Investors have often asked how best to allocate into smart beta strategies to improve risk diversification. In our latest whitepaper, we demonstrate how hierarchical clustering techniques could play a role in this pursuit.
In long-only equity allocations, the dominant risk typically emanates from market beta. In a bid to achieve better diversification, investors have grown increasingly accustomed to allocating into smart beta — or factor — strategies to smooth their investment journey. Aside from diversification, investors also attempt to generate outperformance by timing their allocations across different smart beta strategies, aware that the performance of individual factors are sensitive to the prevailing macroeconomic cycles (for example, see Ung and Luk (2016)1).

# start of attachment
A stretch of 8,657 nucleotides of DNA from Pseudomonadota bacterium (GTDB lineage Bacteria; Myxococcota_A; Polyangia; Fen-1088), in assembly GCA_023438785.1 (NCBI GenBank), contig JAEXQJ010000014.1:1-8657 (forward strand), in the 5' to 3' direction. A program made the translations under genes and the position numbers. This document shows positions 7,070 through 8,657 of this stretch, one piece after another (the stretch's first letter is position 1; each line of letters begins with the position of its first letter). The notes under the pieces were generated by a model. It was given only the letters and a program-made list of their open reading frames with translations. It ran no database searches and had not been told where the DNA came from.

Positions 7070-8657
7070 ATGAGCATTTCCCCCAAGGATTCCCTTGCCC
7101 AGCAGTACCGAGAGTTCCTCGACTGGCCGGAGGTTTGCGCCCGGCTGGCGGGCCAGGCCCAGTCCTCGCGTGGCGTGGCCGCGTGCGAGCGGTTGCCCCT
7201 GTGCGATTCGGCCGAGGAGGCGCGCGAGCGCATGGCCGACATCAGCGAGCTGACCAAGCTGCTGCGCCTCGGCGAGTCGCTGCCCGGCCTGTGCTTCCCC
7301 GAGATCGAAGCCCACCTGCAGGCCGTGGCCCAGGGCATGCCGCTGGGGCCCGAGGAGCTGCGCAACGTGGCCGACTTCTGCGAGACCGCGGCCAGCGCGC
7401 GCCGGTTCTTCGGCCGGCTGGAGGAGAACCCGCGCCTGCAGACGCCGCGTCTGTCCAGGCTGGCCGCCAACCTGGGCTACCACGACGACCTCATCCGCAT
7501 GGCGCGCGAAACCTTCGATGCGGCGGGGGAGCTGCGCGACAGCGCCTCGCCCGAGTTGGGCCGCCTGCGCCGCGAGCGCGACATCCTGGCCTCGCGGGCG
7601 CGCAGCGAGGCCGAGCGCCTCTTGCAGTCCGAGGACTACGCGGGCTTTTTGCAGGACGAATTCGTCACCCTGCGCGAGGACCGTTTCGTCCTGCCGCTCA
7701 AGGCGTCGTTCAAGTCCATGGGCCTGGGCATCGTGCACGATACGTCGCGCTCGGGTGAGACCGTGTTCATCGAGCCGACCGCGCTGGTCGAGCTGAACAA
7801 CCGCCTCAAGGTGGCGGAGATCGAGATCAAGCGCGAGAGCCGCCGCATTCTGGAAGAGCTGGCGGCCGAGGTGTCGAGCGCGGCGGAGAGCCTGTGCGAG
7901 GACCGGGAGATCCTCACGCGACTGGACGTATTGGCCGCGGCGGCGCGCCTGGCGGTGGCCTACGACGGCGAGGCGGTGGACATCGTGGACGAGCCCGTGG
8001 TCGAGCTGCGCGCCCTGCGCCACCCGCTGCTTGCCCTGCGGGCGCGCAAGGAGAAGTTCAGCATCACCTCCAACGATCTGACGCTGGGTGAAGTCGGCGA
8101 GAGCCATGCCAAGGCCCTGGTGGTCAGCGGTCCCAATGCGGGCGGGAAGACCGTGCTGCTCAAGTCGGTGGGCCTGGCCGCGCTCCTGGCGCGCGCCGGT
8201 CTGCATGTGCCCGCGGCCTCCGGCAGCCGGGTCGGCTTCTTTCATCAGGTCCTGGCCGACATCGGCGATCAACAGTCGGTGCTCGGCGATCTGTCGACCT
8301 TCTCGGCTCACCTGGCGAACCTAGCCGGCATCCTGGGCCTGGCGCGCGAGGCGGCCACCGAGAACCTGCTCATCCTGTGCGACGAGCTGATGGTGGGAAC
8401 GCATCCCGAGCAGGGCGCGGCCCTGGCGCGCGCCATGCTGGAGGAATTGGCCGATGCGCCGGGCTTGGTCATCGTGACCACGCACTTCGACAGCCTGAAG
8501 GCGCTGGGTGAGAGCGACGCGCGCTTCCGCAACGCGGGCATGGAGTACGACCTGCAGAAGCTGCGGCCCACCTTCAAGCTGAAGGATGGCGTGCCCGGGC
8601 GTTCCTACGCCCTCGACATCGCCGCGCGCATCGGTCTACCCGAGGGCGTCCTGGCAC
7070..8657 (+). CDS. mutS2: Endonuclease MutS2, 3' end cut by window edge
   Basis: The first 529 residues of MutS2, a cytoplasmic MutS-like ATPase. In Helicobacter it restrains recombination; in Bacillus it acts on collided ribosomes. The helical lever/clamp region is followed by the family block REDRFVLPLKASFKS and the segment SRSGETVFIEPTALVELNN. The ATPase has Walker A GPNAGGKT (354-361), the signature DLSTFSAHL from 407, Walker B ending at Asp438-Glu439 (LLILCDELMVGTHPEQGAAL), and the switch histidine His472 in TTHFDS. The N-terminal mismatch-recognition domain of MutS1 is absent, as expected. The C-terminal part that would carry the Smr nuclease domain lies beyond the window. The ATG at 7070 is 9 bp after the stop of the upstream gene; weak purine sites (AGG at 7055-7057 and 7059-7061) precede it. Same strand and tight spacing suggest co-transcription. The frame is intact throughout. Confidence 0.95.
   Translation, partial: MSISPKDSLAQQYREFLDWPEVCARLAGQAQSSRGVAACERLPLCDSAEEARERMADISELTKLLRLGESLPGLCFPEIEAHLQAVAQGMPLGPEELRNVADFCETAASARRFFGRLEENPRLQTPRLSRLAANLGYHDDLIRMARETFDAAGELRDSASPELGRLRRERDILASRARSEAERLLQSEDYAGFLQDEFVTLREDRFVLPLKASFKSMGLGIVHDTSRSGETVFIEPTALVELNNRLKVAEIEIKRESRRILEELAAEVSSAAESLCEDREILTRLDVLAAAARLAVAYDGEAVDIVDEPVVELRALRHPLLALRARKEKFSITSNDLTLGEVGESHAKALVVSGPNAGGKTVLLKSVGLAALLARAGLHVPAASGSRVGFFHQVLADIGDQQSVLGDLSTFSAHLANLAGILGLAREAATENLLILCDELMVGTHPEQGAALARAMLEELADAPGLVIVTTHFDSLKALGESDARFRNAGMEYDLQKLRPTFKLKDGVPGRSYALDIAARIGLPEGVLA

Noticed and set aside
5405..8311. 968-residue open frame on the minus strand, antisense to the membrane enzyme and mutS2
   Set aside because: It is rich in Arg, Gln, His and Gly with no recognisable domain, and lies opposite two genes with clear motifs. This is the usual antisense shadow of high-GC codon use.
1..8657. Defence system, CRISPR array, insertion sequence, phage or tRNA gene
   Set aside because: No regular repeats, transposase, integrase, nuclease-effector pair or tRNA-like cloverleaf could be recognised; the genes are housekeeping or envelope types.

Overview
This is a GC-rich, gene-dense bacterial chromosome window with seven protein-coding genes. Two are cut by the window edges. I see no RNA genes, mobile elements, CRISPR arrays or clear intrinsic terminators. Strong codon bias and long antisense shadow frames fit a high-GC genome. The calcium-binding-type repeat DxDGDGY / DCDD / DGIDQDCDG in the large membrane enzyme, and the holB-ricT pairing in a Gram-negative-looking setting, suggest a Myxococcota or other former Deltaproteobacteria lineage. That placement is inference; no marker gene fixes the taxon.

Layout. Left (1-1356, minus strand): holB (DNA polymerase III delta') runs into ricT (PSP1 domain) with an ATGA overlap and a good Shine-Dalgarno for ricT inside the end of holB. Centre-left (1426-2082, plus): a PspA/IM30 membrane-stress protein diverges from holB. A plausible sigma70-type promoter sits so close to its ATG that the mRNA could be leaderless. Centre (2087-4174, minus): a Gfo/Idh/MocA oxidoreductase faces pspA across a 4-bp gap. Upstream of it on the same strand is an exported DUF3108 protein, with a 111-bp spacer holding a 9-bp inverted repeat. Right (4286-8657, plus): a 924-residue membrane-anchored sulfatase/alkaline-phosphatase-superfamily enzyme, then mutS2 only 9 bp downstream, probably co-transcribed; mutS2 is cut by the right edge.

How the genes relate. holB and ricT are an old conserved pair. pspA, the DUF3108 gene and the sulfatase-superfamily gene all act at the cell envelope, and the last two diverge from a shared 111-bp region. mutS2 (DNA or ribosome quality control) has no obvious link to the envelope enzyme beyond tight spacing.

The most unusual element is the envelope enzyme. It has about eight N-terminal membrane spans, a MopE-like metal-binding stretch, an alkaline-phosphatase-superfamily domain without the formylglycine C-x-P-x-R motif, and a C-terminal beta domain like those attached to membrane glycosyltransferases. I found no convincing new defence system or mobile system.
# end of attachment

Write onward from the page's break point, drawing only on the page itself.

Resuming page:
Once the objectives of the allocation are established, there is the additional consideration of how best to build the portfolios to achieve these objectives. In recent years, a growing body of literature has emerged on whether the allocation should be built bottom up at the stock level or top down at the strategy level. The aim of this paper is neither to assess the merits of pursuing a top-down or bottom-up strategy, nor evaluate whether smart beta is best used to diversify risk or enhance performance. Instead, our goal is to examine whether machine learning insights can play a role in improving risk diversification in a multi-factor smart beta allocation through the use of the hierarchical clustering techniques.